Connecting using a hosts file

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All operating systems have a hosts file that contains mappings from hostnames to IP addresses. If the HCP system does not support DNS, you can use this file to enable access to tenants by hostname.

The location of the hosts file depends on the client operating system:

  • On Windows®, by default: c:\windows\system32\drivers\etc\hosts
  • On Unix: /etc/hosts
  • On Mac OS® X: /private/etc/host

Hostname mappings

Each entry in a hosts file maps one or more fully qualified hostnames to a single IP address. For example, the entry below maps the hostname of the europe tenant in the HCP system named to the IP address

The following considerations apply to hosts file entries:

  • Each entry must appear on a separate line.
  • Multiple hostnames in a single line must be separated by white space. With some versions of Windows, these must be single spaces.
  • At the system-level, the fully qualified hostname includes admin.
  • Each hostname can map to multiple IP addresses.

You can include comments in a hosts file either on separate lines or following a mapping on the same line. Each comment must start with a number sign (#). Blank lines are ignored.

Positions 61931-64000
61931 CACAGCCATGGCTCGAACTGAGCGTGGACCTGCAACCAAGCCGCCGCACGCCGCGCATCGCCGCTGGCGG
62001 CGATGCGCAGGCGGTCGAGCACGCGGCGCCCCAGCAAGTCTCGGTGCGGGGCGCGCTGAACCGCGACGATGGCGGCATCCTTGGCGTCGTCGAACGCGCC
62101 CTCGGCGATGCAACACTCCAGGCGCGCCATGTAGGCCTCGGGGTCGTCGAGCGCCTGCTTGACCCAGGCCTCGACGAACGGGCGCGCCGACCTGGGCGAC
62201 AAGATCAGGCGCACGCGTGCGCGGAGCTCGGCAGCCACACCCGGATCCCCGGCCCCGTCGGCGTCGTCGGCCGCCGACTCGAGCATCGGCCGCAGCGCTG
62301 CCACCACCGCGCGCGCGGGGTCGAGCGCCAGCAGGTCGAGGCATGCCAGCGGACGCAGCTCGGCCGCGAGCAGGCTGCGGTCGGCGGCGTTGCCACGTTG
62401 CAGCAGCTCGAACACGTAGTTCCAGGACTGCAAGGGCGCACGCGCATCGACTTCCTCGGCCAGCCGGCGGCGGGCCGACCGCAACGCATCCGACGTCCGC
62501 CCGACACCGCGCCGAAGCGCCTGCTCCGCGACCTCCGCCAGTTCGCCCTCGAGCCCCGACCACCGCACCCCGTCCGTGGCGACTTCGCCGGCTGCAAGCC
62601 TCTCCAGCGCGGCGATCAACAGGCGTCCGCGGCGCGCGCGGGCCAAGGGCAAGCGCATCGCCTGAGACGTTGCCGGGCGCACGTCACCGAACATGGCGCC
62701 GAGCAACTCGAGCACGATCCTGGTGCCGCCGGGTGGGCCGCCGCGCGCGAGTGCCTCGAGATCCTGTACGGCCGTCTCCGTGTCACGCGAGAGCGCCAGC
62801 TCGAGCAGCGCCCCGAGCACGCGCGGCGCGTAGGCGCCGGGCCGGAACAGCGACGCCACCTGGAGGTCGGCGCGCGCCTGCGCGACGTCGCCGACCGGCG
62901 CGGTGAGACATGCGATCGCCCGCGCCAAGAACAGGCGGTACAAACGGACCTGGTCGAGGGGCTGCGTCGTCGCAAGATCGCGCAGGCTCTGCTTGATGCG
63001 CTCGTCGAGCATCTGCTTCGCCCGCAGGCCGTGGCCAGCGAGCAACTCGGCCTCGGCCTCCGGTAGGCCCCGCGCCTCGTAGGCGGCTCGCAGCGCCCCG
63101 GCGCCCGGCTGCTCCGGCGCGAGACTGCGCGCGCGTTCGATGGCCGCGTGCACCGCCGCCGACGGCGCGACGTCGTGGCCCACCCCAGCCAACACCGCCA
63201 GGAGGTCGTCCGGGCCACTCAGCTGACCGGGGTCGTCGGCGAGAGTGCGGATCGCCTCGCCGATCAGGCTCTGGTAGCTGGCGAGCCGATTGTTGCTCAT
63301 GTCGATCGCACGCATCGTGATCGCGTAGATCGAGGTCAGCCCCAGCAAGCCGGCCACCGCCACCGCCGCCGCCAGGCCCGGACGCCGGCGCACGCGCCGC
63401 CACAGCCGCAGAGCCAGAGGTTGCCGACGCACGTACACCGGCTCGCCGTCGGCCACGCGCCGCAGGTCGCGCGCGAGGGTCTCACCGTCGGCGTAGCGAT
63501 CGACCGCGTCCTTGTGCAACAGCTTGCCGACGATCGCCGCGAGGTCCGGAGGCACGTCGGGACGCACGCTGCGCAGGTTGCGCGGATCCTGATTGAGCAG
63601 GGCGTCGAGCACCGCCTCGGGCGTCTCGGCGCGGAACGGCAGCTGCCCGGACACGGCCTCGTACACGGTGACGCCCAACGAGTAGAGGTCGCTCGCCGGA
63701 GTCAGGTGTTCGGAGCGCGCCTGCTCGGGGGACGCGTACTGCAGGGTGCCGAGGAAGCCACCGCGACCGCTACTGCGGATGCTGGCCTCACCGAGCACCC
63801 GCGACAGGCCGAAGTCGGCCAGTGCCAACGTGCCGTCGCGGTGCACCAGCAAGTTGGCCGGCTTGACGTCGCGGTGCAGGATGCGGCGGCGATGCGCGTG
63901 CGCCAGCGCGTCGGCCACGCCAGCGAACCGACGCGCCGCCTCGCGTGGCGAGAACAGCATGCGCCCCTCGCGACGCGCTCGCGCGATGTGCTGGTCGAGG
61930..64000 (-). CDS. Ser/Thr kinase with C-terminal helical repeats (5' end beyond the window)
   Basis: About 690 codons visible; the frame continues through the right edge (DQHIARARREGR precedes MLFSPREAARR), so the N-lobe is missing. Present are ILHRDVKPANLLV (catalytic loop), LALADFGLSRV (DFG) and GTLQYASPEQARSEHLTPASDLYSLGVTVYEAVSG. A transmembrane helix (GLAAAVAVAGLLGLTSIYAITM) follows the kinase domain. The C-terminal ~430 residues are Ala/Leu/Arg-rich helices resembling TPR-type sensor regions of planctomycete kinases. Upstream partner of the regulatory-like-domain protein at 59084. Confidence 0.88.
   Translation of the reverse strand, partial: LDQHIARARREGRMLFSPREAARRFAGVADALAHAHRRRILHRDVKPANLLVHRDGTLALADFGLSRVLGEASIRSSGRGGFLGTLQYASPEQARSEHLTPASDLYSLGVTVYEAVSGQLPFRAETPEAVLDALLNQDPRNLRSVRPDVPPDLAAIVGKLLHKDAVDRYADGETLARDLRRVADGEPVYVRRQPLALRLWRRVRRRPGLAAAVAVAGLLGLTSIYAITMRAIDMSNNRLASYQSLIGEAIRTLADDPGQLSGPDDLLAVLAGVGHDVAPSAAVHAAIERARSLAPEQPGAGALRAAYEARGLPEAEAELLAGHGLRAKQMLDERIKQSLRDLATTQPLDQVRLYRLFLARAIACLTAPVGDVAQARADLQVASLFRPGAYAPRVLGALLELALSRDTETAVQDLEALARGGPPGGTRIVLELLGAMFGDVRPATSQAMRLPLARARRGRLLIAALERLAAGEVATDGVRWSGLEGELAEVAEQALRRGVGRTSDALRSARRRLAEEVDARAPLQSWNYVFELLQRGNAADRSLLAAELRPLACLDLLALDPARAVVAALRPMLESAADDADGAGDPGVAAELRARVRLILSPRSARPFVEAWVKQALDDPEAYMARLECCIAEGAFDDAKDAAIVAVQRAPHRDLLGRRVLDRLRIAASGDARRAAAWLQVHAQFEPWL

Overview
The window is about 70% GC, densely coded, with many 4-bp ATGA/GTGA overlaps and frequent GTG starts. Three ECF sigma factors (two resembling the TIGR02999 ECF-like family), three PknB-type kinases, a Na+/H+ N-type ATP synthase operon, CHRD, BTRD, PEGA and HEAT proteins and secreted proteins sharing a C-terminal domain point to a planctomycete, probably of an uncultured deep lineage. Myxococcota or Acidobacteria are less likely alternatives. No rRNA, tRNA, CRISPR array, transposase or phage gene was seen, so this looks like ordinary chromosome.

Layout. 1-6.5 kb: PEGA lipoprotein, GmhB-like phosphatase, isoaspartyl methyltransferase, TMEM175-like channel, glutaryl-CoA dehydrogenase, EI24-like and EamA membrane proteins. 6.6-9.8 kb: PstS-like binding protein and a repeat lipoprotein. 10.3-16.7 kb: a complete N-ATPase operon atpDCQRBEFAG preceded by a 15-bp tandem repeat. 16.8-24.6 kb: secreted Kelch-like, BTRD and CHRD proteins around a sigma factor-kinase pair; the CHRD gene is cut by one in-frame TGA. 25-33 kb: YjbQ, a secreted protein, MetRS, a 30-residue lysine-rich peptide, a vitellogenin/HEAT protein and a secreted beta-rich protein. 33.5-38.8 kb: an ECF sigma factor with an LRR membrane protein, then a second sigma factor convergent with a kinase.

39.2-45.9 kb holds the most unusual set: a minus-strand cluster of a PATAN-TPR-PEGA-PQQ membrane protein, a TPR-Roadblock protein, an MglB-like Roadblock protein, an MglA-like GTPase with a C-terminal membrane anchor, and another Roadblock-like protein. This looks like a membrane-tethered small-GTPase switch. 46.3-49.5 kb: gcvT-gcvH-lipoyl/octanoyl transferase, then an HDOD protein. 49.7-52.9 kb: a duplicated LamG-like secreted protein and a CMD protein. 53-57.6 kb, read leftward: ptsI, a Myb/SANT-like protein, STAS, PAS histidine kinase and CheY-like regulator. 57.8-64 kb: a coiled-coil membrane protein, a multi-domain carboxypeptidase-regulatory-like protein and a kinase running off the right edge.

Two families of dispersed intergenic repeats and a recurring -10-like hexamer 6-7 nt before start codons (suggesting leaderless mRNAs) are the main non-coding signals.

Note: If you don’t know the IP addresses for the HCP system, contact your HCP system administrator.

Hostname mapping considerations

You can map a hostname to any number of IP addresses. The way multiple mappings are used depends on the client platform. For information about how your client handles multiple mappings in a hosts file, see your client documentation.

If any of the HCP nodes listed in the hosts file are unavailable, timeouts may occur when you use a hosts file to access the System Management Console.

Sample hosts file entries

Here’s a sample hosts file that contains mappings for the repository as a whole and the europe tenant:

# HCP system-level mappings

# tenant-level mappings